Compared against ForwardDiff.jl and SparseDiffTools.jl:
Can SymbolicAD.jl be used outside JuMP to compute these matrices directly? That way I may be able to benchmark the library against my results.

Can SymbolicAD.jl be used outside JuMP to compute these matrices directly?

Not exactly, but you can load the IEEE118 case using PowerModels and then compute them.

Here’s where we create a PowerModels.jl model:

The 118 case is here: SymbolicAD.jl/pglib_opf_case118_ieee.m at master · odow/SymbolicAD.jl · GitHub

And here’s the function it calls where we time calling the Jacobian etc.

I’d be interested to see how far off a hard-coded derivative we are in the 30,000 bus case: pglib-opf/pglib_opf_case30000_goc.m at master · power-grid-lib/pglib-opf · GitHub

What is the difference of the maximum of the color vector from the size of the system? I can’t see how computing say 10 directional derivatives compared to 1000 would even be close.

Two clarifications on the power systems side. In this work we are focusing on AC-OPF (the optimization variant of AC Power Flow), for AC-PF I agree hard coding the Jacobian is the way to go, but in this context you do not usually need the sparse Hessian, in my experience.

We are also studying the variant of the problem in polar voltage coordinates (rather than rectangular) because it presents a more general case for the AD system (the Hessian is constant for rectangular voltage case). JuMP does a nice job in the rectangular voltage case in my experience as well you just need to make sure to use @constraint instead of @NLconstraint to get the faster hessian computation.

I tried on the 2383 case (I cannot go higher because of memory), and the result are very good! Now I think my derivatives must be doing something wrong for using so much memory and time, specially because the amount of allocations is still way lower.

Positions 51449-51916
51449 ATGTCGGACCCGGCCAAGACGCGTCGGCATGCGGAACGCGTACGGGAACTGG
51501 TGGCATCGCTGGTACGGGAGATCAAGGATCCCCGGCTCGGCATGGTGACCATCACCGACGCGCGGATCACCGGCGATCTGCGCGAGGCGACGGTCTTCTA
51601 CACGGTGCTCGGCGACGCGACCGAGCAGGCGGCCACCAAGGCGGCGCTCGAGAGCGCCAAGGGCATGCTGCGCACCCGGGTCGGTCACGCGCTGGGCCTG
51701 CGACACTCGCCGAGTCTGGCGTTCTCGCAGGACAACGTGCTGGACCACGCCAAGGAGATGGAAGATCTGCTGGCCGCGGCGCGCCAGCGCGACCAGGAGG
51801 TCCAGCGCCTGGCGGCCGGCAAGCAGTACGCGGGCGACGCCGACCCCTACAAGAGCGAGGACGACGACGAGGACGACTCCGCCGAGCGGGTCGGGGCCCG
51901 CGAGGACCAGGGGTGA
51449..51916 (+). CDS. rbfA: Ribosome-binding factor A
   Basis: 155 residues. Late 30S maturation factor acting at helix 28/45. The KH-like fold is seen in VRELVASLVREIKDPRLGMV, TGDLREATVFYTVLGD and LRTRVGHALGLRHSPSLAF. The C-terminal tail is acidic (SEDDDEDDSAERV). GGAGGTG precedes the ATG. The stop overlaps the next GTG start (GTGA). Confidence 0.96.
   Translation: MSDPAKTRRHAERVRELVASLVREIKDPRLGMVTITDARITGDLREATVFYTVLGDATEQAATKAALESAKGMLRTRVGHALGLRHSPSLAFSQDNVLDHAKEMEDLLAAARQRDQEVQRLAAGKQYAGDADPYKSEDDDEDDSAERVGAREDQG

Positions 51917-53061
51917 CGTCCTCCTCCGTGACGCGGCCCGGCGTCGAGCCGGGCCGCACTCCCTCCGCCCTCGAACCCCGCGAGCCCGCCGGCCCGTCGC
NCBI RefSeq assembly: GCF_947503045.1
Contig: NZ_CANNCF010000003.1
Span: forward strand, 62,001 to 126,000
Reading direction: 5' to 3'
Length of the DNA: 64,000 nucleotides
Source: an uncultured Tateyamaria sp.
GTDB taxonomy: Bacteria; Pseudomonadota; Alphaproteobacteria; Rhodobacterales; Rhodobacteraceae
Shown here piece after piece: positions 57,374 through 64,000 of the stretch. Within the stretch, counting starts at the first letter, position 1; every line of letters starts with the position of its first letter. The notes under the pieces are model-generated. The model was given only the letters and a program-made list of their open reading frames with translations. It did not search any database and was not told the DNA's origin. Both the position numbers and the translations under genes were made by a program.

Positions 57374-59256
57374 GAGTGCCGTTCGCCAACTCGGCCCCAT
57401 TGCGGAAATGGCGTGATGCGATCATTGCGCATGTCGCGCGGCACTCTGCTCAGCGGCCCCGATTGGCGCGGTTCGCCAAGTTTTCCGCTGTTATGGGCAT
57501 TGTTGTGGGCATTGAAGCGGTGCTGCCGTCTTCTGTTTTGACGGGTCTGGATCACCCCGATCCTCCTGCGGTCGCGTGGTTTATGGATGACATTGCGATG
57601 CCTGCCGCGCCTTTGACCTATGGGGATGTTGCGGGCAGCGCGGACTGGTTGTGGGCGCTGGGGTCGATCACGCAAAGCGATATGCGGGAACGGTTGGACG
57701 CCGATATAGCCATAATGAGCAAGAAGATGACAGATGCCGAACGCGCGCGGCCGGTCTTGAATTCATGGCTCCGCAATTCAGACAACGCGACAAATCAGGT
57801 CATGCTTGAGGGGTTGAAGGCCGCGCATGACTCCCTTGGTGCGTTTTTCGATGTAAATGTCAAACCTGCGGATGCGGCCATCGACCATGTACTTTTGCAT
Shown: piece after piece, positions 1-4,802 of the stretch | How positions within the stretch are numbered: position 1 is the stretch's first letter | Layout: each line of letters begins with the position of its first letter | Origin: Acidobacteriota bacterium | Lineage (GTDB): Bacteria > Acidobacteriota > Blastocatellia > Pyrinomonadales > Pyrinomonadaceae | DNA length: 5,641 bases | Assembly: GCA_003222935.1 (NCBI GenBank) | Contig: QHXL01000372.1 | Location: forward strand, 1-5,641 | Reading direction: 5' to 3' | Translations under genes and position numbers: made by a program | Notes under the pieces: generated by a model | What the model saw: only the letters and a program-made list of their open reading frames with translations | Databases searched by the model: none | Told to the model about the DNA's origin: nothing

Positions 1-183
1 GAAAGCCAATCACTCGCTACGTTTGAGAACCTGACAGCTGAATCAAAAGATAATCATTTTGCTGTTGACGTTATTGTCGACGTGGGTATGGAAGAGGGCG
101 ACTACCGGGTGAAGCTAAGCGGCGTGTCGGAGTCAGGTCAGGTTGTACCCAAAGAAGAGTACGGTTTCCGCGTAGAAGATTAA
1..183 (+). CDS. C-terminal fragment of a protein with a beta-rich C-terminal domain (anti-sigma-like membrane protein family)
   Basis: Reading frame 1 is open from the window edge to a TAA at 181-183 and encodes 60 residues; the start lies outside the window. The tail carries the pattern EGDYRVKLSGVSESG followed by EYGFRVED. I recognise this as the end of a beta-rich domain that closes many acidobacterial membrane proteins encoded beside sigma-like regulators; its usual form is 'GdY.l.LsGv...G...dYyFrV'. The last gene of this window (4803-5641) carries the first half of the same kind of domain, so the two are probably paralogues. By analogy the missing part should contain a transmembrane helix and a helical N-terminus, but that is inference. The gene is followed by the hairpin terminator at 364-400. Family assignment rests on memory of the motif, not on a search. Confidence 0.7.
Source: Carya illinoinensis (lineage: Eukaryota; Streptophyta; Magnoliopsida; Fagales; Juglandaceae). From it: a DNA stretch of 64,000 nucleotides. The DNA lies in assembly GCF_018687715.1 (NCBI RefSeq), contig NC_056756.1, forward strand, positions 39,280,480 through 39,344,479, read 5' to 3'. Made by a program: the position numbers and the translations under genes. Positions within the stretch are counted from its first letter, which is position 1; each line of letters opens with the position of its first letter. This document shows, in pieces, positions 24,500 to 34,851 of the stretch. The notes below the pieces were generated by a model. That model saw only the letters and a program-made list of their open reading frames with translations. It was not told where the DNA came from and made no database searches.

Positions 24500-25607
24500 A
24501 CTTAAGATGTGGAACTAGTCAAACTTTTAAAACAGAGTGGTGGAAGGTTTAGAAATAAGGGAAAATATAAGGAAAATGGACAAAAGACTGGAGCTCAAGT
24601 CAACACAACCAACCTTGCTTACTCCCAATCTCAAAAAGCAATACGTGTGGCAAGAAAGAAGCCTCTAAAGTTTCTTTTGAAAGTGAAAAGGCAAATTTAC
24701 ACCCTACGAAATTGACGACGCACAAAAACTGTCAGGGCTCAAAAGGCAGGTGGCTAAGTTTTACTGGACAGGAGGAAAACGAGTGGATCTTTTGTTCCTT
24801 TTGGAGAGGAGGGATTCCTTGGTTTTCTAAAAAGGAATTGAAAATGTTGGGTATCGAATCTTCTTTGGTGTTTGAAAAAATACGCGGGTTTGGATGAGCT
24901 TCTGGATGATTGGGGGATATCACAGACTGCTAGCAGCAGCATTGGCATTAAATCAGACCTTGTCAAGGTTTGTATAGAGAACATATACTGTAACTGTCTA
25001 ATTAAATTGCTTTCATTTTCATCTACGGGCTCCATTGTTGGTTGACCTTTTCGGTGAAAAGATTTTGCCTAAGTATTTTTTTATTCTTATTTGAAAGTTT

Full benchmark (SymbolicAD):
  0.483459 seconds (3.50 M allocations: 206.808 MiB, 19.78% gc time)
Hessian benchmark (formula):
  5.110287 seconds (392.95 k allocations: 2.945 GiB, 16.31% gc time)
Jacobian benchmark (formula):
  3.133732 seconds (37.68 k allocations: 1.309 GiB, 41.19% gc time)

For the IEEE118 case is:

(MaxColor, Size) = (20, 236)

For my research I need the OPF Jacobians and Hessians in rectangular coordinates. As you said, the AD should have an easir job as the Hessians are constant, yet both ForwardDiff and SparseDiffTools took much more time than hard-coded derivatives in my tests. It looks to me that an appropriate choice of AD library is critical, as on the other hand SymbolicAD seems to fare well.

Per @ccoffrin’s comment, is this for PF or OPF? For the 500_goc, I read that as we’re computing the jacobian in 1e-3 and the formula is 3e-2, so something is off.

I don’t know if SymbolicAD computes the Hessians or not


I always got this type of error:

To clarify my suggestion, you shouldn’t run the run_unit_benchmark directly, because it looks the problem multiple times and checks the solution against JuMP (which is the failure, JuMP’s derivatives can be slightly incorrect to some tolerance).

I was assuming you would copy the relevant parts of the function for your own purposes.

My bad, I updated my results on the previous reply.